Thank you, Sawyer, for telling us about yourself and how you got into illustrating. Let's get started on this illustrator interview as part of the creative interview series.
How many projects have you illustrated to this point?
To be honest, I stopped counting after the 10th book (lol). I’ve worked on various books for the past three years, about thirty in total. Of those thirty, I think around 20 have been published.
How do you decide which project you want to illustrate?
As someone who works very hard, I try to filter all the book inquiries from my agency and direct contacts. I am usually given a brief description and I feel out if a project brings forth a sparkle in me or not. I then decide based on the additional details surrounding the offer (the royalties’ percentage, the advance, the schedule, etc) and also if the subject aligns with my personal work ethic (e.g., I don’t take books promoting any religion or politics). The rest is just about negotiating the terms and the financial side with the help of my agency, it’s a crucial element as it takes months to work on a book, and I have to make sure it’s worth the time and energy and in alignment with me.
Can you tell us a little bit about the process of illustrating a picture book in terms of how an author and an artist come together? Who connected you and Nyasha William together?
It’s usually the representatives (agents and agencies) of the artist or author who make first contact to present and discuss the project proposal with publishers. Then, our mutual agents present the offer from the publisher to both the author and illustrator. Sometimes a book team enjoys working together so much, getting with familiar with one another, that they decide to team up once again on additional books, which was the case for Nyasha and me. We became friends and books sisters as we share the same values and visions. Working in the editorial industry is mostly about building relationships.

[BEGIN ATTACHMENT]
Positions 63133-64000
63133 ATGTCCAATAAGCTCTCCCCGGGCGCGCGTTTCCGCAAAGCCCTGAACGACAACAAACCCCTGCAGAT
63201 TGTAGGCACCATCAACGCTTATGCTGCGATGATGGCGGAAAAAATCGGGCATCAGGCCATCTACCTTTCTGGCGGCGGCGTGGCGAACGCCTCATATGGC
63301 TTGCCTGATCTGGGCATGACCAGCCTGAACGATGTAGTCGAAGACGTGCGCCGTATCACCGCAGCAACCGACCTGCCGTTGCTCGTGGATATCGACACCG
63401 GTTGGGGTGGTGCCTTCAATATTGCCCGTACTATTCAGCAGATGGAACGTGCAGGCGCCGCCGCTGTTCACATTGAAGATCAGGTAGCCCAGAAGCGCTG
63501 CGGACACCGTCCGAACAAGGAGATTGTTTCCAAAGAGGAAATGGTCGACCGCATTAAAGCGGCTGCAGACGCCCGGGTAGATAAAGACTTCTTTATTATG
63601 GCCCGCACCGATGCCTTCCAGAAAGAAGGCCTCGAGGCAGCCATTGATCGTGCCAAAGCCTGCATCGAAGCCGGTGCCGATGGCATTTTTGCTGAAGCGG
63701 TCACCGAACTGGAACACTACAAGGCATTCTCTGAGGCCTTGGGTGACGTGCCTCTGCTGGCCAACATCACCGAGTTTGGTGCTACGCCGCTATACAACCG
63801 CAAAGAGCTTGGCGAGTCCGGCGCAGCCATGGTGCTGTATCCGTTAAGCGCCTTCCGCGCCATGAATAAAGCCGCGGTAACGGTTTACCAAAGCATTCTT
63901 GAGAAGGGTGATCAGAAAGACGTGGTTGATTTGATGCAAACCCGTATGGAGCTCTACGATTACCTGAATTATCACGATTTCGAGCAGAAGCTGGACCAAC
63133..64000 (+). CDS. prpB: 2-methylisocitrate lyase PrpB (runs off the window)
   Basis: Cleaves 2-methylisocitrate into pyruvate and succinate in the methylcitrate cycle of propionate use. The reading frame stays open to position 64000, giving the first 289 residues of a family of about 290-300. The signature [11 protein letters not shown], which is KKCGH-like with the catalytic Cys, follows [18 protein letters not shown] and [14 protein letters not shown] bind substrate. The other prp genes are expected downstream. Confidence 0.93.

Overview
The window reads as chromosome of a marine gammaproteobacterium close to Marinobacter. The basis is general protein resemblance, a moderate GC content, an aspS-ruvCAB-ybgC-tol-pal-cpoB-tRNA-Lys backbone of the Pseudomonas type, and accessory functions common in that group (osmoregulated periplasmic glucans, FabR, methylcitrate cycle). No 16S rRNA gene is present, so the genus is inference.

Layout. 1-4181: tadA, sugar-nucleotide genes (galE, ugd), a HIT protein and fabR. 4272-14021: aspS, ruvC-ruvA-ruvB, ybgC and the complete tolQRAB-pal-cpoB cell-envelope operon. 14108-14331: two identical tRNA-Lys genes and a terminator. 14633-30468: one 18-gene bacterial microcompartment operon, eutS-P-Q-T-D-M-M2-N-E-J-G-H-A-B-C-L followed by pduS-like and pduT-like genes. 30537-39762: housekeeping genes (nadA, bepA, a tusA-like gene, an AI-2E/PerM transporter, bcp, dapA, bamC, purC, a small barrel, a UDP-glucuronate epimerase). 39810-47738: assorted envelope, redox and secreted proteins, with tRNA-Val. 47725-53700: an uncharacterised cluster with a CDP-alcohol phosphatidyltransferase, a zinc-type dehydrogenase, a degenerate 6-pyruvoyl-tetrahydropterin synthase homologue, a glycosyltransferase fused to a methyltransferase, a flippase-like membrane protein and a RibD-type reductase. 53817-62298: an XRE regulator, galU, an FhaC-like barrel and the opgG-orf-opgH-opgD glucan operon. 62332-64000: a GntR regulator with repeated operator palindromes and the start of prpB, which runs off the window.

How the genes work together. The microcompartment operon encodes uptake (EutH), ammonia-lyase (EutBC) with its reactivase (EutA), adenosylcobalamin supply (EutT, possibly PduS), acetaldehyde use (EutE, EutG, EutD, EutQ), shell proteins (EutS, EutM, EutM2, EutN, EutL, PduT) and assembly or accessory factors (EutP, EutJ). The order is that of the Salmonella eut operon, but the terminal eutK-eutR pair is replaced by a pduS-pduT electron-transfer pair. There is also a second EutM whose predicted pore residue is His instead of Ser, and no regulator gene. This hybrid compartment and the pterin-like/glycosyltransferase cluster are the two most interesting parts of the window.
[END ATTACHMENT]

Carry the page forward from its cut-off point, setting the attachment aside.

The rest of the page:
What projects have you collaborated on with Nyasha Williams?
After our first collaboration on the book “Keep Dreaming, Black Child”, I’m on our second one called “Saturday Magic” and have signed for another book scheduled for 2024. Simply wonderful!
Talk to us about “Keep Dreaming, Black Child”, what drew you to illustrate the book and what was your favorite part of doing the illustrations.
I think that the first thing that drew me was Nyasha’s text; she has this ability to bring power to simple words and spark joy in the reader. Though the team provided me with a complete creative brief, they gave me a lot of freedom to interpret the text visually and I really appreciated that! The emotions conveyed in the text made it easier for me to imagine each spread with my personal feelings. In sum, there was a lot of love in each spread, both from the author through her designing every single word and from me spreading my feelings from the words all over the pages.
What are your hopes and dreams as an illustrator for “Keep Dreaming, Black Child”?
I hope that it will reach as many kids as possible, mostly in remote areas of the world where children are not taught to dream. I come from Africa, I know how much we need to plant back seeds of hope and dreams here. The World is changing. I dream of a reality where all children have access to materials and resources that help them to grow up strong, not only educational tools but also books that feed their imagination and remind them of their true magic.